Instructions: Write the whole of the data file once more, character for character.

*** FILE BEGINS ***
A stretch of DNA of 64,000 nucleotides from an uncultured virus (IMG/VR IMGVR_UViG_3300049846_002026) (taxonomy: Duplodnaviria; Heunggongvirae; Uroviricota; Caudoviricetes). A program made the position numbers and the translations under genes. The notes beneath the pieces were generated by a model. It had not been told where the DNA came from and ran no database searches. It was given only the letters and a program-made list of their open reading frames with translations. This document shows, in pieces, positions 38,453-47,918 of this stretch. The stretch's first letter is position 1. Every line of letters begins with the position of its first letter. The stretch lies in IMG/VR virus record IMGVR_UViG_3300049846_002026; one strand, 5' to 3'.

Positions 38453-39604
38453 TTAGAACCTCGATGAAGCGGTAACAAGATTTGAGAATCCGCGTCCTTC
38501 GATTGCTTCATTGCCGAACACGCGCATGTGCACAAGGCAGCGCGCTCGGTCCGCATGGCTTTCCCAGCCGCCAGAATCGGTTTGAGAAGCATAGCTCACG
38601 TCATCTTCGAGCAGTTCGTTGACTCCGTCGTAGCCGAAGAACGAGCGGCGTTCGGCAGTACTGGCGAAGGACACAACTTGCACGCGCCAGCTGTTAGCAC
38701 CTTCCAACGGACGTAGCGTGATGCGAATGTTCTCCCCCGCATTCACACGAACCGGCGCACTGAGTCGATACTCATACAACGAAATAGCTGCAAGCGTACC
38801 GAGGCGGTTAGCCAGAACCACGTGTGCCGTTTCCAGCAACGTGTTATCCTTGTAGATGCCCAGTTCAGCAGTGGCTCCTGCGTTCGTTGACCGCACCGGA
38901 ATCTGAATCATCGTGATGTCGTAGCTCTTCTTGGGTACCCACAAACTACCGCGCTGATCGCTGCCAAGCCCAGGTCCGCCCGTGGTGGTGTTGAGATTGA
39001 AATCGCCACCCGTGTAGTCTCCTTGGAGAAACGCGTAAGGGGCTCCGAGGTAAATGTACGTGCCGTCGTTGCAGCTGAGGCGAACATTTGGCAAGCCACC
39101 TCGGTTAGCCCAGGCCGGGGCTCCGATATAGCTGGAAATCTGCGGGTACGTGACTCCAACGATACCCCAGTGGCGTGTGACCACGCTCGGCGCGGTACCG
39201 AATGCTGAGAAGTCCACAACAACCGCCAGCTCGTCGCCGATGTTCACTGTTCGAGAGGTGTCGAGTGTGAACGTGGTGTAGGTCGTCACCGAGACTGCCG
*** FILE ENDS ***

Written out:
A stretch of DNA of 64,000 nucleotides from an uncultured virus (IMG/VR IMGVR_UViG_3300049846_002026) (taxonomy: Duplodnaviria; Heunggongvirae; Uroviricota; Caudoviricetes). A program made the position numbers and the translations under genes. The notes beneath the pieces were generated by a model. It had not been told where the DNA came from and ran no database searches. It was given only the letters and a program-made list of their open reading frames with translations. This document shows, in pieces, positions 38,453-47,918 of this stretch. The stretch's first letter is position 1. Every line of letters begins with the position of its first letter. The stretch lies in IMG/VR virus record IMGVR_UViG_3300049846_002026; one strand, 5' to 3'.

Positions 38453-39604
38453 TTAGAACCTCGATGAAGCGGTAACAAGATTTGAGAATCCGCGTCCTTC
38501 GATTGCTTCATTGCCGAACACGCGCATGTGCACAAGGCAGCGCGCTCGGTCCGCATGGCTTTCCCAGCCGCCAGAATCGGTTTGAGAAGCATAGCTCACG
38601 TCATCTTCGAGCAGTTCGTTGACTCCGTCGTAGCCGAAGAACGAGCGGCGTTCGGCAGTACTGGCGAAGGACACAACTTGCACGCGCCAGCTGTTAGCAC
38701 CTTCCAACGGACGTAGCGTGATGCGAATGTTCTCCCCCGCATTCACACGAACCGGCGCACTGAGTCGATACTCATACAACGAAATAGCTGCAAGCGTACC
38801 GAGGCGGTTAGCCAGAACCACGTGTGCCGTTTCCAGCAACGTGTTATCCTTGTAGATGCCCAGTTCAGCAGTGGCTCCTGCGTTCGTTGACCGCACCGGA
38901 ATCTGAATCATCGTGATGTCGTAGCTCTTCTTGGGTACCCACAAACTACCGCGCTGATCGCTGCCAAGCCCAGGTCCGCCCGTGGTGGTGTTGAGATTGA
39001 AATCGCCACCCGTGTAGTCTCCTTGGAGAAACGCGTAAGGGGCTCCGAGGTAAATGTACGTGCCGTCGTTGCAGCTGAGGCGAACATTTGGCAAGCCACC
39101 TCGGTTAGCCCAGGCCGGGGCTCCGATATAGCTGGAAATCTGCGGGTACGTGACTCCAACGATACCCCAGTGGCGTGTGACCACGCTCGGCGCGGTACCG
39201 AATGCTGAGAAGTCCACAACAACCGCCAGCTCGTCGCCGATGTTCACTGTTCGAGAGGTGTCGAGTGTGAACGTGGTGTAGGTCGTCACCGAGACTGCCG